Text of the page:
I’m sorry: Sometimes it’s easier for me to say these words and to mean them than to say I forgive you. Truth be told.
I forgive you: These are beautiful words of the heart, don’t you think? It takes strength to utter them, and I can only speak for myself when I say that sometimes it is only an act of the will prompted by love which enables me to say them at all. My ego and feelings get in the way. Fortunately, God has promised to forgive us when we are sorry and confess our sins to him. I wonder sometimes how easy it is for Him to say, “I forgive you?” But then, he knows our hearts, thank you, God.
You know that I grew up in the Catholic faith, so my experience with “confessing sin” revolved around the Sacrament of Confession, now commonly referred to as Reconciliation. I hear them – the comments about “going to confession.” Many people say that they would rather talk to God privately and avoid the confessional. I admit that I have been ambivalent on the subject. If you aren’t Catholic (or you are and don’t like the practice) follow me here for a moment. When it comes to understanding (or not) what the church teaches, I’ve found that a little education explains a lot. So, here is what I discovered after a “little bit” of investigation.
First of all, we know that if we confess in sorrow and we don’t intend to sin again, then God will forgive us. Thankfully. Now this is the part that I must have forgotten: sin hurts the sinner, but it also hurts the entire Body of Christ. Because sin is a willful and deliberate act against the law of God, it damages our relationship with him. Sin also breaks the fraternal (brotherly) union between the sinner and the Body of Christ, which is the church. In other words, sin hurts the church, not just the sinner. Therefore, reconciliation should take place within the church – it’s not a private thing. It’s sort of like the person who wrongs another person and then is sorry about it. He could tell God he’s sorry and of course he’s forgiven, but he still needs to go and ask forgiveness from the person that was offended, and make amends. The sacrament brings healing and peace to the sinner and to the church.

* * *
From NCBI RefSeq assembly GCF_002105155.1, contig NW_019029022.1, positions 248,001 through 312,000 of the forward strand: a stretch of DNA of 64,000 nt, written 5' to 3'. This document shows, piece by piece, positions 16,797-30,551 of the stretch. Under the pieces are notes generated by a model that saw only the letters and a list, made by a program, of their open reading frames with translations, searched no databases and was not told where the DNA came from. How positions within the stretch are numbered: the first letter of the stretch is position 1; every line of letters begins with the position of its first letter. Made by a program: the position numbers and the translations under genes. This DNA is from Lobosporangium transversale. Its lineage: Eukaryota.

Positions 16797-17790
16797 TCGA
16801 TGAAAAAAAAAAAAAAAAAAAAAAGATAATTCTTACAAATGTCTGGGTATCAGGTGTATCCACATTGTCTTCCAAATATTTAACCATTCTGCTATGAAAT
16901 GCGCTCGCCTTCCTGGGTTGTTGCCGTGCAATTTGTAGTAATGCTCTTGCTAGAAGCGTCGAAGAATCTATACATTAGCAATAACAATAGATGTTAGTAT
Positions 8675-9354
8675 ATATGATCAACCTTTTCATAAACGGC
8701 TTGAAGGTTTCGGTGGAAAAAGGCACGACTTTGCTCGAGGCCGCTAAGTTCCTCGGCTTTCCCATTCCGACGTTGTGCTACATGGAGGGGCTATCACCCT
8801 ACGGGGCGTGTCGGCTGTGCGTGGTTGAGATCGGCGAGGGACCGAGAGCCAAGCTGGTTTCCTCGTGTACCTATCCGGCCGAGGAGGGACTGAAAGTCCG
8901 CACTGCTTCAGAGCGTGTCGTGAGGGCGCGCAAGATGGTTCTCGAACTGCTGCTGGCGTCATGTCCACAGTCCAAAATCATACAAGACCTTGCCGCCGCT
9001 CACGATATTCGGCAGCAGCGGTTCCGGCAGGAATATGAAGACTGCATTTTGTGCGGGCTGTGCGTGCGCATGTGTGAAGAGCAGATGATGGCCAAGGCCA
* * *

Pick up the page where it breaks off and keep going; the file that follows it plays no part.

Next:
So….what is the priest’s role, if only God forgives sin? As with anything Catholic, there is a very good explanation for this! And yes, it is biblical! When Jesus appeared to the disciples in the upper room after his resurrection he said, “Peace be with you. As the Father has sent me, so I send you.” And when he had said this, he breathed on them, and said to them, “Receive the Holy Spirit. If you forgive the sins of any, they are forgiven; if you retain the sins of any, they are retained.” (John 20: 21-23, RCE) Also look at 2 Corinthians 5:18: “All this is from God, who through Christ reconciled us to himself and gave us the ministry of reconciliation.” And, Jesus said to Simon Peter, “I will give you the keys of the kingdom of heaven, and whatever you bind on earth shall be bound in heaven, and whatever you loose on earth shall be loosed in heaven.” (Matthew 16:19)
Christ gave his apostles authority to give peace to others by reconciling them to God. It is with this intention that our priests act as Christ’s representatives, as the Apostles did. We hear these words from the formula of absolution that the priest recites during the sacrament: “Through the ministry of the Church may God give you pardon and peace. And I absolve you from your sins in the name of the Father, and of the Son, and of the Holy Spirit.” Peace to you.
So that is my very brief explanation of the gift of the sacrament. The Catechism has so much more for you: see paragraphs 1440-1470. Here is a quick read that may interest you: